Recently EVs have burst into the mainstream market. Several car brands are planning to go electric by 2025, such as Jaguar which is a luxury brand, Ford will invest US$22 billion by 2025 to revamp its entire European lineup to EVs. As an increasing number of car companies make ambitious pledges to increase sales, the price of electric vehicles is becoming cheaper. We will highlight the EVs that cost $40,000, most of which have an estimated range of 110 miles on the low end to more than 250 miles on the high end. Electric cars range from luxury brands to mass-market brands like Volkswagen and Nissan.
General Motors and Tesla are among the top companies that have sold more EVs, with most of them offering a federal tax credit of $7,500 which's is meant to increase the sales of zero-emission vehicles. Here are some of the EVs:
Mini Electric - $29,900
Mini Electric was introduced in the market in 2019 and started selling in 2021. It's the lowest-cost electric car currently available in the US, and its eligibility for the $7,500 federal EV tax credit makes the deal even sweeter.
The Mini Electric has an estimated range of 110 miles. The car is aimed at people who live in cities and people who don't drive for long distances. And with a claimed 181 horsepower and a 0-60-mph time of under seven seconds, it's pretty quick.
Nissan Leaf - $31,620
It was introduced in 2010 and its second generation. The Nissan Leaf is one of the longest-running electric cars on the market.
The base model gets an EPA-estimated 149 miles of range, while pricier trim levels promise up to 226 miles along with a more powerful motor.
Chevrolet Bolt EV - $31,995
Like the Leaf, the Chevrolet Bolt EV was one of the first EVs to go mainstream. Chevrolet recently unveiled the revamped 2022 Bolt EV, which will retail for more than $5,000 less than the outgoing model when it hits dealers this summer.
The latest generation of the Bolt EV promises 259 miles of range across all its trim levels - just like the previous generation - but sports a much sleeker design all around.
Hyundai Ioniq Electric - $33,045
The price of the Hyundai is captivating, especially with the addition of a federal tax credit. It gets an EPA-estimated range of 170 miles.
There's also a more expensive $38,615 trim level available with the same powertrain but the upgraded interior and tech features.
Chevrolet Bolt EUV - $33,995
The Bolt EUV will be available in 2022, this is the new electric crossover from General Motors that shares its innards with the Bolt EV. The EUV is bigger than the hatchback with a reduced range of 250 miles. It comes with more roomy legroom to rear passengers than the Bolt EV. General Motors semi-autonomous driver-assistance tech, Super Cruise, as an option.
Tesla Model 3 - $36,990
Tesla Model 3 has reduced its price by $1,000 to $36,990, hence, making more customers be attracted to the car. The Model 3 offers some of the best range for the money, with the base Standard Range model delivering 263 miles on a charge. The Model 3 Long Range, which costs $46,990, can go 353 miles on a charge, while the sportier Performance model retails for $55,990.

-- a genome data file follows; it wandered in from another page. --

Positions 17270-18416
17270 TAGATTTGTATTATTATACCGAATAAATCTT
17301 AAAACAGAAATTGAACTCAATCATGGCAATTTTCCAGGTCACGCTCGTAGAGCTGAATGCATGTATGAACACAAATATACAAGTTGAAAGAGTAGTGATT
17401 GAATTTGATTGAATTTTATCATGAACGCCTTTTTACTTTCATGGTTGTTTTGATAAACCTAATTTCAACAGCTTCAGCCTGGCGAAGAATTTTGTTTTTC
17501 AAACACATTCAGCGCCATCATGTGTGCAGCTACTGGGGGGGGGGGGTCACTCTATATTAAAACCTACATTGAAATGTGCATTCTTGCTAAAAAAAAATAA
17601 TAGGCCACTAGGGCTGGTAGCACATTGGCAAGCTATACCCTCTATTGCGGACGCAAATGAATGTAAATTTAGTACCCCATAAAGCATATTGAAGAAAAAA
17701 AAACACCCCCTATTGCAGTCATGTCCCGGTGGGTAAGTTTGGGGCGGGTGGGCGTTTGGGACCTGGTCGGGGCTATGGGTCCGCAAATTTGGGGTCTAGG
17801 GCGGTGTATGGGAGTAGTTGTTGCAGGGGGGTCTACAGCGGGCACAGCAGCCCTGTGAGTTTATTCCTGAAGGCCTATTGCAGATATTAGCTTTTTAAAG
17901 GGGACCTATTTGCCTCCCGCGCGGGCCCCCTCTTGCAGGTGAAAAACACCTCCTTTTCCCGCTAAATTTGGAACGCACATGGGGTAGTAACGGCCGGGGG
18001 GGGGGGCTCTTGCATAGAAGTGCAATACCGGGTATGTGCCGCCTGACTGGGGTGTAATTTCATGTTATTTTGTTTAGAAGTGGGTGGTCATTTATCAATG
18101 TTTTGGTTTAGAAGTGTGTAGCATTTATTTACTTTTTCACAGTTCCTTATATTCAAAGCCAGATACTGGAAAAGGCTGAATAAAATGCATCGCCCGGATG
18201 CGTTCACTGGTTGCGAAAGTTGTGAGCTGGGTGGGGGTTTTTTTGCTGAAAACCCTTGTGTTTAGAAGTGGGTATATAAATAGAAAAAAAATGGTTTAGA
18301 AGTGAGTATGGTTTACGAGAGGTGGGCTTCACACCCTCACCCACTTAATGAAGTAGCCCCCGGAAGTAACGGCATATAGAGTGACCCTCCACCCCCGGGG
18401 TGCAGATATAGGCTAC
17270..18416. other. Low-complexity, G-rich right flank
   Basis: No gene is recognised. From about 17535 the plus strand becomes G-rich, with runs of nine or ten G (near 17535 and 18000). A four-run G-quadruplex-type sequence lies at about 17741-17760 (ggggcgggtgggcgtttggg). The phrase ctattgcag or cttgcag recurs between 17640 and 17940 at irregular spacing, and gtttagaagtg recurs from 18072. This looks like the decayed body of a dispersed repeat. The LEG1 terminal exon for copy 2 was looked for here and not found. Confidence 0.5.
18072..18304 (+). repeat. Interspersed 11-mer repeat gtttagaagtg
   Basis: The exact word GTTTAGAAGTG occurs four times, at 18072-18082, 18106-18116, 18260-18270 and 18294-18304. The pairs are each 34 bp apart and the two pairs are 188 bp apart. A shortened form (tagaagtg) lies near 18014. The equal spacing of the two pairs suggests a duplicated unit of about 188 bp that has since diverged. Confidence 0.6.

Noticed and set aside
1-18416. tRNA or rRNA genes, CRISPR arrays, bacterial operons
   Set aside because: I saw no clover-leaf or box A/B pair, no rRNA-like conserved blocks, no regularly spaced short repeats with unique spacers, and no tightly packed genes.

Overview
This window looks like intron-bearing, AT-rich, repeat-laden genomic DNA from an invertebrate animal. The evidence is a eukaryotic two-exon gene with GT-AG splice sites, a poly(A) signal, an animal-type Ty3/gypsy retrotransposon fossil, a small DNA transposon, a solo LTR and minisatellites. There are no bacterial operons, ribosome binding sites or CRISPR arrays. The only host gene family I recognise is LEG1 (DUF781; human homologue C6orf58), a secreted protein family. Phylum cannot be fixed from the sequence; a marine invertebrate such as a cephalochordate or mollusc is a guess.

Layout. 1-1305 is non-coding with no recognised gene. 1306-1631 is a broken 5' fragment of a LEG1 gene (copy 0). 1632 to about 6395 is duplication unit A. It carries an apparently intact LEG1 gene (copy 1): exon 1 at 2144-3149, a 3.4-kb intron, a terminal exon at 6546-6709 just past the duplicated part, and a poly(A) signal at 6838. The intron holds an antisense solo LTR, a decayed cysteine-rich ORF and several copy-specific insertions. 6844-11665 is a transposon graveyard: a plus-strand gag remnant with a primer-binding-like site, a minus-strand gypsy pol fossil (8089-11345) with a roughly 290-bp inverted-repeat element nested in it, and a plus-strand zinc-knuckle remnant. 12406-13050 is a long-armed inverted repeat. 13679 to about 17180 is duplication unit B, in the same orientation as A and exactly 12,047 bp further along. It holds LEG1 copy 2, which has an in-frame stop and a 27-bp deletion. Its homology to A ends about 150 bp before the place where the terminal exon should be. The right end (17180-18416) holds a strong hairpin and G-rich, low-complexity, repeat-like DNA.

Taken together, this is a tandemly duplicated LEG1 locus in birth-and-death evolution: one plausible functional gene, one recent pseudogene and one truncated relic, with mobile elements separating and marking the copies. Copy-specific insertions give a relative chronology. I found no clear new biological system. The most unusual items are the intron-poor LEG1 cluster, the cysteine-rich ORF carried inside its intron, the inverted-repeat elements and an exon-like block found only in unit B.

Hyundai Kona Electric - $37,390
The base 2021 Hyundai Kona Electric sports a 201-horsepower motor and a respectable EPA-estimated range of 258 miles. Hyundai has revealed a refreshed 2022 Kona Electric with a sleeker design but no powertrain changes. The price is not known yet.
Kia Niro EV - $39,090
The Kia Niro EV shares a battery pack and motor with the Hyundai Kona Electric because they are both under Hyundai. The Specs are slightly different, however, with the Niro EV getting an EPA-estimated range of 239 miles.
Tesla Model Y - $39,990
In January 2021, Tesla unveiled a new base model of its popular Model Y crossover with a "standard" range. Also recently Tesla reduced the car's price by $2,000, bringing it just below $40,000.
The Model Y Standard Range can travel 244 miles on a charge, according to the EPA, and can be optioned in five-seat or seven-seat layouts. The top-tier Model Y Performance costs roughly $61,000.
Volkswagen ID.4 - $39,995
Volkswagen's first EV will be available in the market this year, whereby the first deliveries are expected in March. The vehicle promises a 250-mile range and a familiar crossover shape that's all the rage right now, so it very well may give the Tesla Model Y a run for its money.
Nissan Ariya - $40,000
The new entry electric-crossover market is the Nissan Ariya, the Japanese brand's first major EV since it launched the Leaf more than a decade ago.
Details about the Ariya are still scant, the sales are expected to begin sales in late 2021. There will be an all-wheel-drive option, and the longest-range model will travel up to 300 miles on a charge.
Ford Mustang Mach-E - $42,895
Since the 2021 Mustang Mach-E is Ford's first major electric car, the vehicle is eligible for the $7,500 federal tax credit, bringing its starting price to just over $35,000.
That starting price gets you an EPA-estimated 230 miles of range for the rear-wheel-drive model and 211 miles for the all-wheel-drive version. There are also several other trims, including one with a 300-mile range and a high-performance model in the works that Ford claims will hit 60 mph in 3.5 seconds.
BMW i3 - $44,450
BMW i3 buyers can still take advantage of the full $7,500 federal tax credit since the carmaker hasn't sold all that many of the quirky hatchback in the several years it's been on the market. That knocks the i3's starting cost to around $37,000. The base BMW i3 delivers just 153 miles of range, significantly less than more affordable options like the Tesla Model 3, Chevrolet Bolt EV, and Hyundai Kona Electric.